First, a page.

Understanding Hydration Percentage in Bread: Why It Matters and How It Affects Your Loaf

Hydration Percentage in Bread


When it comes to baking bread, one of the most crucial factors to consider is the hydration percentage. This term refers to the ratio of water to flour in the dough and has a significant impact on the texture, flavor, and overall quality of the final product. In this blog post, we'll explore what hydration percentage is, why it matters, and how different levels of hydration can influence your bread.

What is Hydration Percentage?

Hydration percentage is calculated by dividing the weight of the water by the weight of the flour and then multiplying by 100. For example, if you have 500 grams of flour and 350 grams of water, your dough has a hydration percentage of 70% (350/500 * 100).

Hydration Percentage=(Weight of WaterWeight of Flour)×100\text{Hydration Percentage} = \left( \frac{\text{Weight of Water}}{\text{Weight of Flour}} \right) \times 100

bread dough on a board

Why Hydration Percentage Matters

  1. Texture and Crumb Structure: The hydration level directly affects the texture of the bread. Lower hydration (60-65%) results in a denser crumb, while higher hydration (70% and above) leads to an open, airy structure with large holes, typical of artisan breads like ciabatta and focaccia.

  2. Flavor Development: Higher hydration doughs often develop more complex flavors due to extended fermentation times. The increased water content allows enzymes and yeast to work more efficiently, breaking down starches and proteins into flavorful compounds.

  3. Crust Characteristics: Hydration also influences the crust of the bread. Higher hydration breads tend to have a thinner, crisper crust, while lower hydration breads have a thicker, chewier crust.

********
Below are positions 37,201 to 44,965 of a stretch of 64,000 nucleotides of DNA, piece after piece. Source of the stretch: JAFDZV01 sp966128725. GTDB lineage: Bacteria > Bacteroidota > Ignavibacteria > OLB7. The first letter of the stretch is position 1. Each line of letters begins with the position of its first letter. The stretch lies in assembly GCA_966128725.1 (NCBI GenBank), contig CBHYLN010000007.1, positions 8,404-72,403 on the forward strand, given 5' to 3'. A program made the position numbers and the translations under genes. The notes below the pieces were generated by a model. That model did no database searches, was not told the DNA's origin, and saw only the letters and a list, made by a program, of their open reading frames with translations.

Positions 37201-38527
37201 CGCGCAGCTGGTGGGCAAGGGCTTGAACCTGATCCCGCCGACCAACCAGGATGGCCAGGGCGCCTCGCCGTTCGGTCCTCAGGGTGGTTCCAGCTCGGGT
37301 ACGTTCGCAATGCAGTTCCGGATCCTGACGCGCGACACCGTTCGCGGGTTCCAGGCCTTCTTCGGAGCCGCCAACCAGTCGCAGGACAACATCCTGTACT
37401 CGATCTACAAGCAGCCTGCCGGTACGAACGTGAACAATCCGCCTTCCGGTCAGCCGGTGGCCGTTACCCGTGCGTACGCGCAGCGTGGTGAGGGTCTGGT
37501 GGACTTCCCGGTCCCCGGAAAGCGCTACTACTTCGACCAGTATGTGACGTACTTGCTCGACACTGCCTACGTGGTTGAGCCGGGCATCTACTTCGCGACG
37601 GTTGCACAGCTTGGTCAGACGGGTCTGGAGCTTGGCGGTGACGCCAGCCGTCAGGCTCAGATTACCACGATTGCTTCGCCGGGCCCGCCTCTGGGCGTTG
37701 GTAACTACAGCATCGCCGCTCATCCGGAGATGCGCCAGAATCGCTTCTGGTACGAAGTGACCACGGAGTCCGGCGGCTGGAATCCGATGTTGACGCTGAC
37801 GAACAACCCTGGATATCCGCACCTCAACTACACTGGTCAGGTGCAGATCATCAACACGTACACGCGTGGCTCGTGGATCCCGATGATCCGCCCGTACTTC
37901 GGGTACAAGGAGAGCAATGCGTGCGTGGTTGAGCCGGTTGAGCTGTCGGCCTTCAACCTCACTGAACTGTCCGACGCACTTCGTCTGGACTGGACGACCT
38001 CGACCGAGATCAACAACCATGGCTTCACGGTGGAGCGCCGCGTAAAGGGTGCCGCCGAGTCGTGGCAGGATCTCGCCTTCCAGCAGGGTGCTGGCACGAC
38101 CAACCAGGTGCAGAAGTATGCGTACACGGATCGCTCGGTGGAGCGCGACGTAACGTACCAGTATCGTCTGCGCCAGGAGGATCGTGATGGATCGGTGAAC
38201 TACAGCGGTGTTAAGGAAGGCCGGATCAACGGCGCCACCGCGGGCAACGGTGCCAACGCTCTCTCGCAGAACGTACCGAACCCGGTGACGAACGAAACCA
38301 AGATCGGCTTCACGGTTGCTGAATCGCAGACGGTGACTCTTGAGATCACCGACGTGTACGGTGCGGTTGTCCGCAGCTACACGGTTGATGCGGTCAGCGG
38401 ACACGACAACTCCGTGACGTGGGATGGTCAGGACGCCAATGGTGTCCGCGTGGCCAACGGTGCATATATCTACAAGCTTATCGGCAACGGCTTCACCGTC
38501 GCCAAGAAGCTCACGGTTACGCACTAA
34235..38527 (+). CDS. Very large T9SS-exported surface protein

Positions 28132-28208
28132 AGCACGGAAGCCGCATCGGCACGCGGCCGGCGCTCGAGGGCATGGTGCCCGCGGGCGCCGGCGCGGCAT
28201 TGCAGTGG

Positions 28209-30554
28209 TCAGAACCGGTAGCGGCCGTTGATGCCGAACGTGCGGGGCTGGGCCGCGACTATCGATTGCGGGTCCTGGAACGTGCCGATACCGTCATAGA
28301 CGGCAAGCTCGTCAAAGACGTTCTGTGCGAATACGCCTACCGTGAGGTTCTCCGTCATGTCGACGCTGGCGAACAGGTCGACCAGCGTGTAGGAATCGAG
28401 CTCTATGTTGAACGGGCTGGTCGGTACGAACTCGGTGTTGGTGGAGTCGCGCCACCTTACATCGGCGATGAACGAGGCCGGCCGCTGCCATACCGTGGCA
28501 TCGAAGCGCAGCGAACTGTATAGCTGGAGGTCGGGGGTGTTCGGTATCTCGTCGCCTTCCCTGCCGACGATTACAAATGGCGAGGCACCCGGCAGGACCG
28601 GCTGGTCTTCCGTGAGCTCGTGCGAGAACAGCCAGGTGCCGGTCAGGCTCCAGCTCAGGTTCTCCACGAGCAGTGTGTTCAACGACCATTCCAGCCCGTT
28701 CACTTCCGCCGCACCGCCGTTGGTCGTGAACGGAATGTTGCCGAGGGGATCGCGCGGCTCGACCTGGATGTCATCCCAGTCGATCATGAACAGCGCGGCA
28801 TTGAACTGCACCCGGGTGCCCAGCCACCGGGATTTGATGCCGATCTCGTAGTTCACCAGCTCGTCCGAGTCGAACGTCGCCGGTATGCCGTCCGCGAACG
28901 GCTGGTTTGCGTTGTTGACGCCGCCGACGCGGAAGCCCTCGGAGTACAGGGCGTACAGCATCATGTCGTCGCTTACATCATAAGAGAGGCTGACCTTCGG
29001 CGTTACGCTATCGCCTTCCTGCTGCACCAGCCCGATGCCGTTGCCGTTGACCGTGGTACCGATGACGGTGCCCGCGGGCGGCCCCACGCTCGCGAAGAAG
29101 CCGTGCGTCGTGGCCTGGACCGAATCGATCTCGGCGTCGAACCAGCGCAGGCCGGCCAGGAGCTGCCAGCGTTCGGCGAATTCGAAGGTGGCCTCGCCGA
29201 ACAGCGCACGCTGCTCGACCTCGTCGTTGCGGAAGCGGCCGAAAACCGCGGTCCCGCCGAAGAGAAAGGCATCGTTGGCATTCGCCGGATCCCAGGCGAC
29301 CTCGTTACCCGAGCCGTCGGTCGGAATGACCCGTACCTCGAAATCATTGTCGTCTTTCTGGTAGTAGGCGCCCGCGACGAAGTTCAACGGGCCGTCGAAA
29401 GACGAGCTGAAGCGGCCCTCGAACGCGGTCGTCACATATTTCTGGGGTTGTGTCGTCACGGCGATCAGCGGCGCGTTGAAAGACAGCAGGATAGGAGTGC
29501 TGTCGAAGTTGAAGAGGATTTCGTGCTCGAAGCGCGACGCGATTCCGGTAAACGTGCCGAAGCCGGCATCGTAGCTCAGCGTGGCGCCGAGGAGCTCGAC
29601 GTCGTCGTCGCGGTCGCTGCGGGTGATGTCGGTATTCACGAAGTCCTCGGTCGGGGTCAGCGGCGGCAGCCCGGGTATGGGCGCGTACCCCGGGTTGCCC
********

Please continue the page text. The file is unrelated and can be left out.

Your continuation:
4. Handling and Mixing: The ease of handling dough is affected by its hydration level. Lower hydration doughs are stiffer and easier to shape, whereas higher hydration doughs are stickier and require more skill and experience to handle properly.

Differences in Hydration Levels

  1. Low Hydration (50-60%): These doughs are relatively stiff and dry, making them easier to shape and handle. They produce breads with a tight crumb and a chewy texture. Examples include bagels and certain types of sandwich breads.

  2. Medium Hydration (60-70%): This range is common for many types of bread, including basic white and whole wheat loaves. The dough is manageable and produces a balance between an open crumb and a slightly chewy texture.

  3. High Hydration (70-85%): These doughs are wet and sticky, requiring special techniques like stretch and fold during kneading. They result in breads with an open, airy crumb and a thin, crispy crust. Classic examples are ciabatta and focaccia.

  4. Very High Hydration (85% and above): At this level, the dough is extremely fluid and difficult to handle, often requiring specialized equipment. The resulting bread is exceptionally light and airy, with a very open crumb structure. This level of hydration is typical for certain artisan breads and some sourdoughs.

freshly baked bread

Tips for Working with Different Hydration Levels

  • Low Hydration: These doughs are easy to knead by hand or with a mixer. Be mindful of not overworking the dough to prevent a tough texture.
  • Medium Hydration: Suitable for beginner bakers. Use a stand mixer or hand-kneading techniques, and consider using a pre-ferment to enhance flavor.
  • High Hydration: Use techniques like autolyse (resting the flour and water mixture before adding yeast and salt) and stretch and fold to develop gluten without overworking the dough. Use a bench scraper and wet your hands to manage the stickiness.
  • Very High Hydration: Requires advanced handling techniques and often benefits from longer fermentation times. Consider using bannetons (proofing baskets) to support the dough during the final rise.


Understanding hydration percentage is key to mastering the art of bread baking. By adjusting the hydration level, you can influence the texture, flavor, and appearance of your bread, tailoring it to your preferences. Whether you're aiming for a dense, chewy loaf or a light, airy artisan bread, knowing how to manage and work with different hydration levels will elevate your baking skills and lead to consistently excellent results.

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